The Left Coaster has a nice long piece on the resignation of Bill Moyers from television work. Moyers has produced an extensive body of work -- and hopefully will continue add to it.
In all the breathless coverage over cabinet resignations and the retirement of overrated network television news readers, it is more than a little disappointing that so few journalists are taking note of the upcoming retirement of one of the very best of their own. While the media whoops and hollers over knaves like Tom Ridge, discarded facades like Colin Powell, pusillanimous media moguls such as Tom Brokaw, mediocrities on the order of Ron Paige, and outright despots like John Ashcroft, the retirement of Bill Moyers from the Public Broadcasting Corporation stands out as the only resignation event of the season that will clearly diminish America and leave it poorer for his going.
During the recent Series of Unfortunate Events (of which the presidential election was only one) there were two TV journalists that I thought actually spoke truth, and also treated the people they interviewed with respect and courtesy: Bill Moyers and Jon Stewart. (I know it's weird that, given the overall timbre of the media, a satire show would be "courteous." But when Stewart called Tucker Carlson a dick, it was on Crossfire, not The Daily Show.)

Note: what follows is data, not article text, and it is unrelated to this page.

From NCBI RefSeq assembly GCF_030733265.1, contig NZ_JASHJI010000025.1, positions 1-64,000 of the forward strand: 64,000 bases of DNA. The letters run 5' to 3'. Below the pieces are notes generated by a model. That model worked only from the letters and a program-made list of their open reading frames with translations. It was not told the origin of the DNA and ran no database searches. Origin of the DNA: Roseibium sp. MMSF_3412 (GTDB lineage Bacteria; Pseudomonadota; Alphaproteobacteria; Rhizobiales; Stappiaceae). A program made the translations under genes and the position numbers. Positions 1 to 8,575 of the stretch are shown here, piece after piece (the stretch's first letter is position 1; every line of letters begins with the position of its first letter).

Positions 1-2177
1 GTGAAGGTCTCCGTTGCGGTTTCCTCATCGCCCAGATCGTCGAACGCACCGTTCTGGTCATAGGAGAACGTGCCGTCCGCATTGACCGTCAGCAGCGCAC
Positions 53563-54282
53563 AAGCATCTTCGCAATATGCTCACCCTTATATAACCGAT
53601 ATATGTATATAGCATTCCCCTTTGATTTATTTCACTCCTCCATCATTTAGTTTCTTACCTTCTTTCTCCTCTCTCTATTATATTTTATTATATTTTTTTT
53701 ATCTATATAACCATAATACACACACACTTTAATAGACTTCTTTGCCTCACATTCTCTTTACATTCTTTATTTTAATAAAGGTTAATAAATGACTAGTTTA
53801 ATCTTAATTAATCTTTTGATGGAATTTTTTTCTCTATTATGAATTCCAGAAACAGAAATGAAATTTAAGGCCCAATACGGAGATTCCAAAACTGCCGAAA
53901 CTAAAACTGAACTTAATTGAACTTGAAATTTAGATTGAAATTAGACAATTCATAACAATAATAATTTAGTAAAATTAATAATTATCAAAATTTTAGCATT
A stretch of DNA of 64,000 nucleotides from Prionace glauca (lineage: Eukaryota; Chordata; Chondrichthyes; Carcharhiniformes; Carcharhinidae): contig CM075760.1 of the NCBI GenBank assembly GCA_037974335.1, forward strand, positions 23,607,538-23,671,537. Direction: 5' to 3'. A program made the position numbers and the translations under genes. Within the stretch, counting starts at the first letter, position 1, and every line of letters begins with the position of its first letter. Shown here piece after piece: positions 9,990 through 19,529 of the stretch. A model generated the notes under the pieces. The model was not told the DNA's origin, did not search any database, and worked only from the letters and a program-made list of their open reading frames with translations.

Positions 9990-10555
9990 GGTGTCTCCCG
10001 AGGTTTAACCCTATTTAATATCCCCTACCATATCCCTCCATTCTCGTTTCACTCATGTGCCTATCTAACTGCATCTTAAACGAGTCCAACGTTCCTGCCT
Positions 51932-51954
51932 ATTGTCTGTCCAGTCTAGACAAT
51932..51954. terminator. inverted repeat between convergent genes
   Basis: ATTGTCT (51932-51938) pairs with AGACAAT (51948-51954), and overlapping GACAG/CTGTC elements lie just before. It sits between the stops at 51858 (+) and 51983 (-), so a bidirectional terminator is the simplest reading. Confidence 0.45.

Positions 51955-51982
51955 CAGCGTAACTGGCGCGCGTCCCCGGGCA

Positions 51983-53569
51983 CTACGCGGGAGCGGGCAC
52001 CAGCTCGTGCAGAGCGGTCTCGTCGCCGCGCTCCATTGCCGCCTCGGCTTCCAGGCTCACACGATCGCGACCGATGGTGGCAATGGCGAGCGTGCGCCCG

I remember Huntley, Brinkley, Cronkite etc. when I was a young kid, but when I started really paying attention and wanting to understand the world -- sometime around the Watergate hearings -- I remember Moyers. Always with his mild southern drawl, his glasses, and authentic questions. More documentary than "news." And always delving into things that no other journalists seemed to be covering, but which people cared about -- the Left Coaster post describes his body of TV work. There is a lot of it.
Two things Moyers did recently really impressed me: first, he gave a speech that conveyed a real sense of outrage over the current state of the republic, as well as insights on analogous periods in our history; and second, he conducted interviews with people from all over the political spectrum at the height of the campaign that sounded remarkably like "civil discourse." People with radically different points of view gave thougtful answers to thoughtful questions. There were no "gotchas." Just good questions. (I can't really envision Moyers calling Tucker Carlson a dick, no matter how much Carlson needs to be told.)
Moyers will continue to write, make documentaries, and, I assume, speak truth to power. The "conversation of democracy" will be greatly diminished by his absence.